A Powerful Process for Eliminating Waste

by Tom McBride

Partners for Creative Solutions, Inc.

Several methodologies exist to help organizations eliminate waste.  Just-In-Time (JIT) and Lean Manufacturing have been highly successful on the factory floor and have been heavily developed over several decades.  Others, including Total Quality Management (TQM) and Reengineering, have been effective across a broader range of environments.  For offices and other non-manufacturing areas, I prefer a hybrid approach that combines the best tools of several methodologies.  In the factory, this process can be combined with lean manufacturing activities to improve overall results.  This article outlines a process that has been applied successfully in numerous environments. 


The effectiveness of this or any process will depend heavily on the readiness of the organization.  An organization that supports continuous improvement and teamwork, has developed a high level of trust, and is skilled in the use of kaizen events, will be prepared to achieve great success.  (A Kaizen event is a high intensity attack by a team on a significant area of organizational waste and is usually reserved for those few opportunities providing the greatest benefit to the organization.)


The process described below consists of twelve distinct steps that can be grouped into four stages.


The first stage is “DISCOVERY”.


1.      Find the waste – Look for what is consistently causing “pain” or is limiting the organization.  The focus can also be on dollars (sales, profits, margins, inventory, cost of quality), performance (lead times, on-time delivery), processes, or how people spend their time.

2.      Measure the waste – The objective is to accurately define the magnitude of waste that currently exists.  Numerous tools are available to facilitate this step, including fish-bone diagrams, process analysis flow charts, the 5-Why technique, personal work analysis charts, and many others.

3.      Pareto analysis - This charting technique is used to visually apply the “80/20 rule” to identify the larger areas of waste.

4.      Narrow the focus - Select and focus on the “critical few” areas that would provide the greatest benefit to your business.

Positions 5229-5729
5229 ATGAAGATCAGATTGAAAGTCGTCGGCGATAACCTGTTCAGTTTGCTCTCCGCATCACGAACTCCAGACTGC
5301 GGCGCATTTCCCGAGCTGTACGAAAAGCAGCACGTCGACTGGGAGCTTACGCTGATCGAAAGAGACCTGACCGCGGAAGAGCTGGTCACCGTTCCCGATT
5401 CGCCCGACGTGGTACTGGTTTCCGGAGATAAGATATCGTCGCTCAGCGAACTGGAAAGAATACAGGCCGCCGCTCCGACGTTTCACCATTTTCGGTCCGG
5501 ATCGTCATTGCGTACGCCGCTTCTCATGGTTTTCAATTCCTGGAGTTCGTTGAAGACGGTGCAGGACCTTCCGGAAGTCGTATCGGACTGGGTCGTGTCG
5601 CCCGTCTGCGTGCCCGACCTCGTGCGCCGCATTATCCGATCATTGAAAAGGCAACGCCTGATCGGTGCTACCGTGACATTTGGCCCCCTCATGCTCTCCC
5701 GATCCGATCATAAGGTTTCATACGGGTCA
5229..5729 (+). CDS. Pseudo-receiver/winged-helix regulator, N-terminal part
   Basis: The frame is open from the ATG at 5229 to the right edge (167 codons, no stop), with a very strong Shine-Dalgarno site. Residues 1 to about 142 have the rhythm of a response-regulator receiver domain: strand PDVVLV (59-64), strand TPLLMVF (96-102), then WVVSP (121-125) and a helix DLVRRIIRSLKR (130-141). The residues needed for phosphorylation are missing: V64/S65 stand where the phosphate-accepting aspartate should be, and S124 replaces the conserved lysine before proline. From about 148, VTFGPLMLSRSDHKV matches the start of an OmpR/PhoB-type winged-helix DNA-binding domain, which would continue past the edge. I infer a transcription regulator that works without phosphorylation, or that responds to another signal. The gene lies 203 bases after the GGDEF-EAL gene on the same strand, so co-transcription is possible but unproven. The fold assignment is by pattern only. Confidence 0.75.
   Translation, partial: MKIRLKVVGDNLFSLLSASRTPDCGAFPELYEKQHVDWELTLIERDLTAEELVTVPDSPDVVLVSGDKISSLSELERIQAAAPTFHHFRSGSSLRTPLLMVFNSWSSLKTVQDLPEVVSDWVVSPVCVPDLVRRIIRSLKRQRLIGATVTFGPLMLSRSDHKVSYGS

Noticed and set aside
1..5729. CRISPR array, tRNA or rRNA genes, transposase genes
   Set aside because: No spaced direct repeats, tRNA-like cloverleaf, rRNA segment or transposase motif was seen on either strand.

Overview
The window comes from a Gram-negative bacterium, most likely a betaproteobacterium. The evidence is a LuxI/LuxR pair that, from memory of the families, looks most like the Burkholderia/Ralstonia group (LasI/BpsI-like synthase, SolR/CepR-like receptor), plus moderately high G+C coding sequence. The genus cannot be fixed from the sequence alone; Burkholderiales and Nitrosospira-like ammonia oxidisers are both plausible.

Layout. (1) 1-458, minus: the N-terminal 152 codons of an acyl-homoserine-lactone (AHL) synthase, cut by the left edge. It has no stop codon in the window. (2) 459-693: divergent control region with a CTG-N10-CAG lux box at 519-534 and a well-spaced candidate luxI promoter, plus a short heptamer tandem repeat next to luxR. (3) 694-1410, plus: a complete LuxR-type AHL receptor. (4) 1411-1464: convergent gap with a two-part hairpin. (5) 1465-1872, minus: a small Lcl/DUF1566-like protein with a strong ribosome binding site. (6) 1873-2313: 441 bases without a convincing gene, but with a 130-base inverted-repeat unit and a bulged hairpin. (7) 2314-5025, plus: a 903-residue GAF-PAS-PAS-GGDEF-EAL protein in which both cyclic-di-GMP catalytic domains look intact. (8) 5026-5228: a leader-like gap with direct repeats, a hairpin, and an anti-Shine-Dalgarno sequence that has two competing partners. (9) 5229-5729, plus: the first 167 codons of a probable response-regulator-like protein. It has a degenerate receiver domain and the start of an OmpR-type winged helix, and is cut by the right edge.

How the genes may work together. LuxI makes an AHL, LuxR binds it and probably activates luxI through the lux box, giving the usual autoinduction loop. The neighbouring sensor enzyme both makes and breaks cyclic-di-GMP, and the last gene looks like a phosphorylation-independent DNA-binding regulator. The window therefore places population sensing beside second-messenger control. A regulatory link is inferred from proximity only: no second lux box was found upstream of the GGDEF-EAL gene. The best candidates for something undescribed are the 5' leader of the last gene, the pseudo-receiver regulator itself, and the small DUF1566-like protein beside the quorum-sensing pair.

5.      Dig deeper – Within the “critical few”, dig deeper until the major contributors to waste have been found and quantified.  Continue digging deeper until satisfied that the major root causes have been identified and quantified.  A root cause is something on which you can take action to solve the problem.

6.      Assign root causes – Develop a quantified list of causes requiring solutions.


Upon reaching this point in the process the team will have a valuable understanding of current conditions in the area of focus.  The major sources of waste will have been identified and prioritized, and the team will be ready to apply the second group of steps, referred to as the “CREATIVE” stage.


  1. Visualize the perfect solution – Forget about how it is done now.  What would be the ideal solution; that is, one in which all waste is eliminated?  Visualizing the perfect solution bypasses incremental thinking and produces much more powerful solutions.
  2. Brainstorm – This step helps groups generate ideas that are beyond the obvious.  To be effective the group must get into creative mode as opposed to a practical (get things done) mode.  Sessions should be short and lively, and absolutely no criticism of ideas is allowed.  The objective is to generate and document a huge quantity of ideas.


The third stage is “PLAN AND ACT”, where the work gets planned, executed, and followed up.  Projects run the risk of losing momentum at this point, and getting results demands a solid commitment from organizational leaders.


  1. Select action items – Evaluate each brainstorming idea and select which ones to implement.  It is critical to prioritize your list by weighing the benefit of each against its difficulty of implementation.  Keep the list short and powerful.
  2. Action plan – Do the low cost, high impact items immediately, and develop an urgent but realistic timetable for completing the rest.
  3. Monitor the plan – Stick to the plan and avoid “starts and stops.”  Status reviews keep management involved and help to avoid “scope creep.”


The final phase is “SUSTAIN”.  This phase ensures that the results the team has achieved will be maximized and that gains will not deteriorate over time.


  1. Measure results – Track progress against goals to ensure success.  Frequent posting, review, and promotion of meaningful results are vital to sustaining gains.  Don’t forget to celebrate successes.


This process works well in any type of organization.  When the going gets tough, using this process will get you back on track. 



Ó 2001 Partners for Creative Solutions, Inc.